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Neuropsychology Option Week 5. 2 nd Lecture. T.H. Huxley (1863, 1874).

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t h huxley 1863 1874
T.H. Huxley (1863, 1874)

“So far as cerebral structure goes therefore, it is clear that man differs less from the Chimpanzee or the Orang, than these do even from the monkeys, and that the difference between the brains of the Chimpanzee and of Man is almost insignificant, when compared with that between the Chimpanzee brain and that of a Lemur. “(Darwin, 1871/1901, p. 312)

‘Every principal gyrus and sulcus of a chimpanzee’s brain is clearly represented in that of a man’.

chimpanzee brain
Chimpanzee brain

The chimpanzee brain is less than a third the size of a typical human brain, but superficially looks similar

huxley s comparisons
Huxley’s comparisons

“So far as cerebral structure goes therefore, it is clear that man differs less from the Chimpanzee or the Orang, than these do even from the monkeys, and that the difference between the brains of the Chimpanzee and of Man is almost insignificant, when compared with that between the Chimpanzee brain and that of a Lemur. “(Darwin, 1874/1901, p. 312)

huxley 1871
Huxley (1871)
  • ‘Every principal gyrus and sulcus of a chimpanzee’s brain is clearly represented in that of a man’
  • This second claim is probably misleading, since the reverse is certainly not true, and it maybe that the 21st century conclusion is radically different from the 19th century one, when more is known about the genetics of the difference between human and chimpanzee brains (Culotta, 2005).
Caceres et al. (2003) applied a variety of genetic techniques to the cortical tissue (removed post-mortem) of humans, chimpanzees and rhesus macaques.
  • These suggested that humans and chimpanzees are more similar to each other than to the macaques, which is as expected,
  • but also that there were dozens of genes that were expressed very differently in human and chimpanzee cortex, with 90% of these being expressed more actively in humans than in chimpanzees, which suggested that
  • The human is brain is characterized by “elevated levels of neuronal activity”.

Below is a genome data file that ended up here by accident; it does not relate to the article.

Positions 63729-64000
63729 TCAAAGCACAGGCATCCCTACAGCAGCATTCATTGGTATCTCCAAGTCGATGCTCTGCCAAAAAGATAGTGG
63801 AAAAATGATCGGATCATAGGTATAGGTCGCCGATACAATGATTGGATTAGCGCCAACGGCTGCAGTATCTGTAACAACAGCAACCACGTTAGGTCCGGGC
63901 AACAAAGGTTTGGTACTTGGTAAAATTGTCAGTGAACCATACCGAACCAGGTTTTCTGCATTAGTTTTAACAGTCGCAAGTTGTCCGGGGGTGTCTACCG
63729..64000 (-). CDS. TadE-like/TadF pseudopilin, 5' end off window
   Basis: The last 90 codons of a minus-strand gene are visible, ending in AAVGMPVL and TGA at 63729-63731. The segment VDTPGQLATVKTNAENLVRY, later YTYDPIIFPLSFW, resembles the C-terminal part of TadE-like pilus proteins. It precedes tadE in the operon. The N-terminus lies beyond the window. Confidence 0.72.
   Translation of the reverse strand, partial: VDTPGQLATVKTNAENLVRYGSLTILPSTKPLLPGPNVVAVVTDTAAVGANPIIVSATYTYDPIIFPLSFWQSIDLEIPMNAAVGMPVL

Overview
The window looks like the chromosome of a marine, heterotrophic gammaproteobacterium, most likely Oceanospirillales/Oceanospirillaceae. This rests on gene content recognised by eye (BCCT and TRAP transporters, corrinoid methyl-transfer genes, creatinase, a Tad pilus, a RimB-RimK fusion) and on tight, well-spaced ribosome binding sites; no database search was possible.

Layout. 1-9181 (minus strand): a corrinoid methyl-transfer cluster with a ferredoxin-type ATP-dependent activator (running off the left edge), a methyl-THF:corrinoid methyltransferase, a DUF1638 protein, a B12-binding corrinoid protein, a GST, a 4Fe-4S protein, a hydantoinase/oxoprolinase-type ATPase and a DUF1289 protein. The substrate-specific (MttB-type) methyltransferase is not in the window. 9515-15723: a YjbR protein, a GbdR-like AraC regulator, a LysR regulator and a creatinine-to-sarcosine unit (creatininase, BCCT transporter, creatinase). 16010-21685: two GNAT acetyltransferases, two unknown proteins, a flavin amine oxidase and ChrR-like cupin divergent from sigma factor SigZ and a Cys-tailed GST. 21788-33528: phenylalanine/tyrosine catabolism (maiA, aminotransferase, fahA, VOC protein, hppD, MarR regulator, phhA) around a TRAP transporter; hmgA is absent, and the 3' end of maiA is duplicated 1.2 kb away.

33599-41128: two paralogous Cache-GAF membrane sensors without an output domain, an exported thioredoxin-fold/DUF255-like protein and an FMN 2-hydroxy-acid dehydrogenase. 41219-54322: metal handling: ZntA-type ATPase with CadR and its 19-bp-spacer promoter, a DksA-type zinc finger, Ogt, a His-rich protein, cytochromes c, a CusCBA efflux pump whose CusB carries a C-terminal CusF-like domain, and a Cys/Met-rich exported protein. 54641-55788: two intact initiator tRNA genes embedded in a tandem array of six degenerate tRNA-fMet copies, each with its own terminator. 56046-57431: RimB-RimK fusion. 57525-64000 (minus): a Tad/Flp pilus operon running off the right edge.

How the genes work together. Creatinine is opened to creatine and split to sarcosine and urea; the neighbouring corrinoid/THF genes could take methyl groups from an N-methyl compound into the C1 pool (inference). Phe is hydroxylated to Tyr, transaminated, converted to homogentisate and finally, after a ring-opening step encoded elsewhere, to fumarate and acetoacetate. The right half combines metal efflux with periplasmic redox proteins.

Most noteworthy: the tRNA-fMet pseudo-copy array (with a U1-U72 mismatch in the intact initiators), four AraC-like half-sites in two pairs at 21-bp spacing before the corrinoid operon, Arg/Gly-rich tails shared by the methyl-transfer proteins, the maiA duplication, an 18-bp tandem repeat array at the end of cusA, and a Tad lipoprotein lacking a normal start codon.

• As a contrast, comparing gene expressing in the human and chimpanzee heart and liver revealed very little difference of this kind.

Sherwood, C. C., et al. (2006). Evolution of increased glia-neuron ratios in the human frontal cortex. PNAS, 103(37), 13606-13611.

  • the human glia-neuron ratio in the prefrontal region did not differ significantly from predictions based on brain size.
  • Further analyses of glia-neuron ratios across frontal areas in a humans, chimpanzees, and macaque monkeys showed that regions involved in specialized human cognitive functions, such as "theory of mind" (area 32) and language (area 44) have not evolved differentially higher requirements for metabolic support.
  • Taken together, these findings suggest that greater metabolic consumption of human neocortical neurons relates to the energetic costs of maintaining expansive dendritic arbors and long-range projecting axons in the context of an enlarged brain.
  • “Sherwood et al. (1) provide support for the idea that the human brain is more or less a large hominoid (ape) brain and can be understood in that context.”
sense of smell
A minor confirmation by genetic analyses is that the human sense of smell is reduced by comparison to the chimpanzee

both humans and chimpanzees have less sense of smell that dogs or mice

This can be assessed by counting olfactory receptor genes and the proportion of these which are inactive (pseudogenes).

Humans have a significantly higher proportion of these than chimpanzees (Gilad et al., 2005).

Sense of Smell
Although further detailed distinctive features of the human brain may be expected, it is also the case that there are some features of the human brain, in particular the organization of the visual system, where the details in the human brain differ very little from those in chimpanzees (e.g. Cola et al., 2005 – bottom of p 2 of handout)
  • “Thus, in the aspects of organization we examined, the inferior pulvinar of chimpanzees closely resembles that of humans and monkeys”
functional differences language
Functional differences: language
  • Apart from looking at neurophysiological or genetic details, it is possible to give hypothetical answers to both the how? and why? questions by making assumptions about the new psychological capacities subserved by human brain evolution,
  • “The origin of humans was accompanied by the emergence of new behavioural and cognitive functions, including language and specialized forms of abstract representation.” (Caceres et al., 2003).